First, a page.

Hong Kong Public Criticize Leader Carrie Lam at First ‘Open Dialogue’

September 26, 2019 Updated: September 26, 2019

HONG KONG—Hong Kong residents turned on leader Carrie Lam on Sept. 26, criticizing her for curbing electoral freedoms as she began the first “open dialogue” session with the public in a bid to end more than three months of sometimes violent protests.

Lam nodded attentively in the town hall-like gathering as speaker-after-speaker accused her administration of ignoring the public and exacerbating a crisis that has no end in sight.

“The whole storm was caused by the extradition bill initiated by the government,” Lam said at the British colonial-era indoor Queen Elizabeth Stadium. “If we want to walk away from the difficulty and find a way out, the government has to take the biggest responsibility to do so.”

Protests over the now-shelved extradition bill that would have allowed criminal suspects to be sent to mainland China for trial have evolved into broader calls for full democracy, in a stark challenge to China’s Communist Party leaders.

Anti-government protesters hold up placards outside the venues of first community dialogue holding by Hong Kong Chief Executive Carrie Lam in Hong Kong, China on Sept. 26, 2019. (Jorge Silva/Reuters)

Protesters are angry about what they see as creeping Chinese interference in Hong Kong, which returned to China in 1997 under a “one country, two systems” formula intended to guarantee freedoms that are not enjoyed on the mainland.

Outside, crowds of black-clad protesters chanted: “Hong Kong people, add oil,” a slogan meaning “keep your strength up.”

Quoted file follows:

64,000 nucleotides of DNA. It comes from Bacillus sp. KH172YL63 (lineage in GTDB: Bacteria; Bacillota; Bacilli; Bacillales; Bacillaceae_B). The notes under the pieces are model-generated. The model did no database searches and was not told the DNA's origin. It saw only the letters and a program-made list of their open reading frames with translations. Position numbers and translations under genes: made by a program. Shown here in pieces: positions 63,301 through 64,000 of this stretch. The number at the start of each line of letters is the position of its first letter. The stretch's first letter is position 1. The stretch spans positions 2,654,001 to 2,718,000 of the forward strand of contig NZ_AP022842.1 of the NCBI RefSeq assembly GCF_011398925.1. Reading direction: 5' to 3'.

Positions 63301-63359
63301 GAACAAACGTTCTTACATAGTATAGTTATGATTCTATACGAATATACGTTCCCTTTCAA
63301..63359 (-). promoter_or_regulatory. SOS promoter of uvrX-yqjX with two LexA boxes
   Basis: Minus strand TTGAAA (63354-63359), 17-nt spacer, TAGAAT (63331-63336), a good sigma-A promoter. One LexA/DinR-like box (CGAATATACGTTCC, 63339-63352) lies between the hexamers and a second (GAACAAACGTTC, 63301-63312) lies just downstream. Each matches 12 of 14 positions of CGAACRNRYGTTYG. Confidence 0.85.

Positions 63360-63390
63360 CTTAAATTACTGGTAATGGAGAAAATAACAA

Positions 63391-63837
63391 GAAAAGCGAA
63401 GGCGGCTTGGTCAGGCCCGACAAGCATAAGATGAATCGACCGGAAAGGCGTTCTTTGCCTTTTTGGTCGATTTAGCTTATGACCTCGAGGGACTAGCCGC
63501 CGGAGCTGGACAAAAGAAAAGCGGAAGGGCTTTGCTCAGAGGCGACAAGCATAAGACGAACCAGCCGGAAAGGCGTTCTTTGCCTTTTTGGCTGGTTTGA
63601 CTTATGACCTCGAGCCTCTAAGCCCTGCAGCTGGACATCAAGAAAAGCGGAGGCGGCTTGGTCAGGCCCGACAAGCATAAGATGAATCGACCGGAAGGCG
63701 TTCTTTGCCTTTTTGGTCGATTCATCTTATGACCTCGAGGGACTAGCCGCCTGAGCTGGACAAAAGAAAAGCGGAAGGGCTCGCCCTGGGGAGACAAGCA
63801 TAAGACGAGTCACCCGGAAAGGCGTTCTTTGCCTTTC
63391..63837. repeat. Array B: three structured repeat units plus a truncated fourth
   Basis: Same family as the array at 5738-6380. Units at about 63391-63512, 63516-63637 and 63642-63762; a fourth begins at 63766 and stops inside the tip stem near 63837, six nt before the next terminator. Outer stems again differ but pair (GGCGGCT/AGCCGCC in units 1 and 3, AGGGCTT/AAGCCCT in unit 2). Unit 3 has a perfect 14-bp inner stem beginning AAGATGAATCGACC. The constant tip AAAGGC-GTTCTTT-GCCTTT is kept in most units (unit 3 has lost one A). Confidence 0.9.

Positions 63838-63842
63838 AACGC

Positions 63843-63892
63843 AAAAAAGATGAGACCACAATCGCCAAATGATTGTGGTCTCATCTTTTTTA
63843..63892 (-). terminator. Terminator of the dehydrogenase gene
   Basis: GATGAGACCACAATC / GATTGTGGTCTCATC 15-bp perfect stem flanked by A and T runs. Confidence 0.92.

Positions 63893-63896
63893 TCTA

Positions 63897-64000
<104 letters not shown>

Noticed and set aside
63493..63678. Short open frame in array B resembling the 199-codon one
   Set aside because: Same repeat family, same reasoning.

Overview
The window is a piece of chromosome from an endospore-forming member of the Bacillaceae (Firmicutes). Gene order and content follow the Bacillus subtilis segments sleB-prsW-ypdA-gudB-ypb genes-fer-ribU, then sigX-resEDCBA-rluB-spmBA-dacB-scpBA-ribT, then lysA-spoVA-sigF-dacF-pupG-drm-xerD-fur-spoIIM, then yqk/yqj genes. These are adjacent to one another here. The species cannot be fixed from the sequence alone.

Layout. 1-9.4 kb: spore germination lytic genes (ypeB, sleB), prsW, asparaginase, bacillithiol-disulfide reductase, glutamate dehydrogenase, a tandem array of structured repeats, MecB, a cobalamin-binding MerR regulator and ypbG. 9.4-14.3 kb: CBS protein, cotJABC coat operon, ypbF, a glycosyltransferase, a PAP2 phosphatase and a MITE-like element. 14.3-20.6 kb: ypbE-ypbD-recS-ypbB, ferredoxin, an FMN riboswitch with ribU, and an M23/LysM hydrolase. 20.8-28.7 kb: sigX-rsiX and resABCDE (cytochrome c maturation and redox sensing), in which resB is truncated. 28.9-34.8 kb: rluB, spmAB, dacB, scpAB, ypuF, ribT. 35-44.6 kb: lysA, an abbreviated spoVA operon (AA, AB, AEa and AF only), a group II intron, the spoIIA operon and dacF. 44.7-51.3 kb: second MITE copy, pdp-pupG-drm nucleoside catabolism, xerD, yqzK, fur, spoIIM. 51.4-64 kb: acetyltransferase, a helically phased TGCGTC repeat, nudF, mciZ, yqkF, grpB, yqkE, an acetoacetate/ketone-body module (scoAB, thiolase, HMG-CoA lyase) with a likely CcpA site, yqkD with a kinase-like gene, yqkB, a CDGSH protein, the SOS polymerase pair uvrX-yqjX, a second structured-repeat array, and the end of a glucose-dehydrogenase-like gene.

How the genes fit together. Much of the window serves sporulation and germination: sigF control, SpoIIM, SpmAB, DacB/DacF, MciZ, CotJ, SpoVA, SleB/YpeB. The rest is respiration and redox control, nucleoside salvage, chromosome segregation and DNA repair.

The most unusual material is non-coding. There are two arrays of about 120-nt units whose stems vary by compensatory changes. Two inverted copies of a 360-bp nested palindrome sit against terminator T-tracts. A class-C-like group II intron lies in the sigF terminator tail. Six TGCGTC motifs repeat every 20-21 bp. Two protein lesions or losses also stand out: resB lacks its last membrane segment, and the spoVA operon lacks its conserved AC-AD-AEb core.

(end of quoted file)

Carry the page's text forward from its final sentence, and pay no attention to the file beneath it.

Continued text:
Beijing-backed Lam was holding talks with 150 members of the community, with speakers dressing down Lam on a number of fronts including curbs on electoral freedoms, ignoring public opinion, and refusing to allow an independent inquiry into allegations of police brutality during the protests. One woman called on Lam to resign, saying she was no longer fit to lead.

“We Still Care”

Lam listened, taking notes, before responding on occasion. She appealed for people to give her government a chance, while emphasizing Hong Kong still had a bright future and a strong rule of law.

Hong Kong Chief Executive Carrie Lam attends the first community dialogue session in Hong Kong, China on Sept. 26, 2019. (Tyrone Siu/Reuters)

“I hope you all understand that we still care about Hong Kong society. Our heart still exists,” she said. “We will maintain our care for this society.”

She stressed again, however, that she sees no need at the moment for an independent inquiry, with an existing police complaint mechanism sufficient to meet public concerns.

City rail services resumed on Thursday after being halted on Wednesday night at Sha Tin station, where protesters vandalized fittings for the second time this week.

Rail operator MTR has at times suspended city rail services during the protests, preventing some demonstrators from gathering and thus making it a target of attack, with protesters vandalizing stations and setting fires near some exits.

Riot police stand guard inside Sha Tin Mass Transit Railway (MTR) station as anti-government protesters gather to demonstrate against the railway operator, which they accuse of helping the government, in Hong Kong, China on Sept. 25, 2019. (Tyrone Siu/Reuters)

When violence has flared, police have responded with tear gas, water cannon and rubber bullets.

Hong Kong is on edge ahead of the 70th anniversary of the founding of the People’s Republic of China on Oct. 1, with authorities eager to avoid scenes that could embarrass the central government in Beijing. Activists have planned a whole host of protests on the day.

The Asian financial hub also marks the fifth anniversary this weekend of the start of the “Umbrella” protests, a series of pro-democracy demonstrations in 2014 that failed to wrest concessions from Beijing.

Resident Poon Yau-lok, 62, was skeptical that Thursday’s talks would make any difference.

“They wouldn’t listen when 200,000 people marched on the street,” she told Reuters. “Why would they listen to just 150?”

By Felix Tam and James Pomfret